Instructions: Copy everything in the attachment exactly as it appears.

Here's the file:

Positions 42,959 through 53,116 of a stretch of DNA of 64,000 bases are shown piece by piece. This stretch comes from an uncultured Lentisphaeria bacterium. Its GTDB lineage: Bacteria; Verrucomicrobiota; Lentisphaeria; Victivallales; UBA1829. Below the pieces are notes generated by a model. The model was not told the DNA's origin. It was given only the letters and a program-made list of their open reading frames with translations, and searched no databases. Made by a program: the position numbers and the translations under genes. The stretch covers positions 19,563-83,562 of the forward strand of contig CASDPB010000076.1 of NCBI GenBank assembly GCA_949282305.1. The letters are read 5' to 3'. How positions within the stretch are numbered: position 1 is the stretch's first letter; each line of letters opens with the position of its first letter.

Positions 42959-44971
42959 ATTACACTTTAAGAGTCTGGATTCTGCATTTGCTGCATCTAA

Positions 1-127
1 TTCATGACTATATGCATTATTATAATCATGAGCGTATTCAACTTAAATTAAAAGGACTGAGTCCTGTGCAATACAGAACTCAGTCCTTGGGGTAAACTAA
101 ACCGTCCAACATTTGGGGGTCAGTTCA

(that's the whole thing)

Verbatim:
Positions 42,959 through 53,116 of a stretch of DNA of 64,000 bases are shown piece by piece. This stretch comes from an uncultured Lentisphaeria bacterium. Its GTDB lineage: Bacteria; Verrucomicrobiota; Lentisphaeria; Victivallales; UBA1829. Below the pieces are notes generated by a model. The model was not told the DNA's origin. It was given only the letters and a program-made list of their open reading frames with translations, and searched no databases. Made by a program: the position numbers and the translations under genes. The stretch covers positions 19,563-83,562 of the forward strand of contig CASDPB010000076.1 of NCBI GenBank assembly GCA_949282305.1. The letters are read 5' to 3'. How positions within the stretch are numbered: position 1 is the stretch's first letter; each line of letters opens with the position of its first letter.

Positions 42959-44971
42959 ATTACACTTTAAGAGTCTGGATTCTGCATTTGCTGCATCTAA

Positions 1-127
1 TTCATGACTATATGCATTATTATAATCATGAGCGTATTCAACTTAAATTAAAAGGACTGAGTCCTGTGCAATACAGAACTCAGTCCTTGGGGTAAACTAA
101 ACCGTCCAACATTTGGGGGTCAGTTCA